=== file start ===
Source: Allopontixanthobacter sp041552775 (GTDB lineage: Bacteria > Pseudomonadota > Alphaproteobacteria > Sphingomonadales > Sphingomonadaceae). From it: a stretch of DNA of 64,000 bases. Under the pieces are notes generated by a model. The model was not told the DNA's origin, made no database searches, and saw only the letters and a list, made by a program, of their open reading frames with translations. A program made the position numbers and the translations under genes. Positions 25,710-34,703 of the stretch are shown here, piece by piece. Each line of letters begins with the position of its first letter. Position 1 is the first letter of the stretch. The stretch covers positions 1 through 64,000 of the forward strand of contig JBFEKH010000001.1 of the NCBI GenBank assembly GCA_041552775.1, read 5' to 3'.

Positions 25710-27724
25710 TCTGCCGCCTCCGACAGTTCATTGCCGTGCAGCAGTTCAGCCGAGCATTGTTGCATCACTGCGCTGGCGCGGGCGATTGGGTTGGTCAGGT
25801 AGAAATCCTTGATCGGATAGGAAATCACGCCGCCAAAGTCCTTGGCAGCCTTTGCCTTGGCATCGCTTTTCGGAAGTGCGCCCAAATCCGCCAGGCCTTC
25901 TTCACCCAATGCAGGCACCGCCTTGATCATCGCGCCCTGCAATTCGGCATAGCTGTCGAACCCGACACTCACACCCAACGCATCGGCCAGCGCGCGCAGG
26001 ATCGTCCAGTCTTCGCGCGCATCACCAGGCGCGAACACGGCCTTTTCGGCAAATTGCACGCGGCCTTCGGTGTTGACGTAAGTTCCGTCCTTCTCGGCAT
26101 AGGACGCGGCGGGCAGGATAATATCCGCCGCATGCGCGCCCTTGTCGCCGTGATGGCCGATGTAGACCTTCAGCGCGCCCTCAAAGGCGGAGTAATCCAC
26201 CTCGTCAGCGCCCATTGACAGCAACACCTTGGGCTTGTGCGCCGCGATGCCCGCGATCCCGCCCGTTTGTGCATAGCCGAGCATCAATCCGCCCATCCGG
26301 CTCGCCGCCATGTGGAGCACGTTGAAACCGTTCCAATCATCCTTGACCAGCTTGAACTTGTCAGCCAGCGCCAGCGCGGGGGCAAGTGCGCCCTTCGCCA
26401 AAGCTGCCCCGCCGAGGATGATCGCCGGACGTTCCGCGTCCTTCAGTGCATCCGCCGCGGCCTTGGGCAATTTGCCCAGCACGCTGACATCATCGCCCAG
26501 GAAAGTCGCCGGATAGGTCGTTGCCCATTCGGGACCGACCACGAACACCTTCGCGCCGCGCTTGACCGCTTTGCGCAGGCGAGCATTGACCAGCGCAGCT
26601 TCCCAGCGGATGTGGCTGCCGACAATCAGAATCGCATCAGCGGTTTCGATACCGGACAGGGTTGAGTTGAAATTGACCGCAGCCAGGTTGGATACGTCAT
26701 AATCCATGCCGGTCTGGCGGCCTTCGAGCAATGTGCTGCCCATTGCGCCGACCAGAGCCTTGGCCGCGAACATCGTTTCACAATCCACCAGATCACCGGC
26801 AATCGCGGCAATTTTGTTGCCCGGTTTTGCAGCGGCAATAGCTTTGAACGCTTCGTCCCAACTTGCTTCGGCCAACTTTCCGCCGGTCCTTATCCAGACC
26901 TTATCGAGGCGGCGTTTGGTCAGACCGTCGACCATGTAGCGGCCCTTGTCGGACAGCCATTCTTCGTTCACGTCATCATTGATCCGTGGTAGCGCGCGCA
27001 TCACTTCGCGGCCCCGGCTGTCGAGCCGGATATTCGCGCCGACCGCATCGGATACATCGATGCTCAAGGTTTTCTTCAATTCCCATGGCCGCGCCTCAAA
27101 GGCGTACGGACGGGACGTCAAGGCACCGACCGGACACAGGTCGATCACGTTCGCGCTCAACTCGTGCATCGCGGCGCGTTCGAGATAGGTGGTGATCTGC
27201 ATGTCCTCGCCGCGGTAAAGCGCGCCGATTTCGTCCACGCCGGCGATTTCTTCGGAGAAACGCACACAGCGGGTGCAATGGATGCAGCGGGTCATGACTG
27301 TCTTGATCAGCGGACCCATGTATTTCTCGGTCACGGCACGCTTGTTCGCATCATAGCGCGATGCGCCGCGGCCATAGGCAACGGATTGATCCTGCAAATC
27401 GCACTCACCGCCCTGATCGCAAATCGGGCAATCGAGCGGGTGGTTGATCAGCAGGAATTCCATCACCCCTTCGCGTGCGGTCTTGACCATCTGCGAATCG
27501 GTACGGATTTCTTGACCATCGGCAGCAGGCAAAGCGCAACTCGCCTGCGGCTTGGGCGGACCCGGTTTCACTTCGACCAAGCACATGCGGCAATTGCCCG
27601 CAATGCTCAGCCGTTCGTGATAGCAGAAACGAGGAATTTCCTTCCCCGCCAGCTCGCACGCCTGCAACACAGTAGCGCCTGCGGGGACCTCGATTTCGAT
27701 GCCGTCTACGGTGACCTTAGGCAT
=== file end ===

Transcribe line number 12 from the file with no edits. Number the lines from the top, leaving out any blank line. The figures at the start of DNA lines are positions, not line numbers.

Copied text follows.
26601 TCCCAGCGGATGTGGCTGCCGACAATCAGAATCGCATCAGCGGTTTCGATACCGGACAGGGTTGAGTTGAAATTGACCGCAGCCAGGTTGGATACGTCAT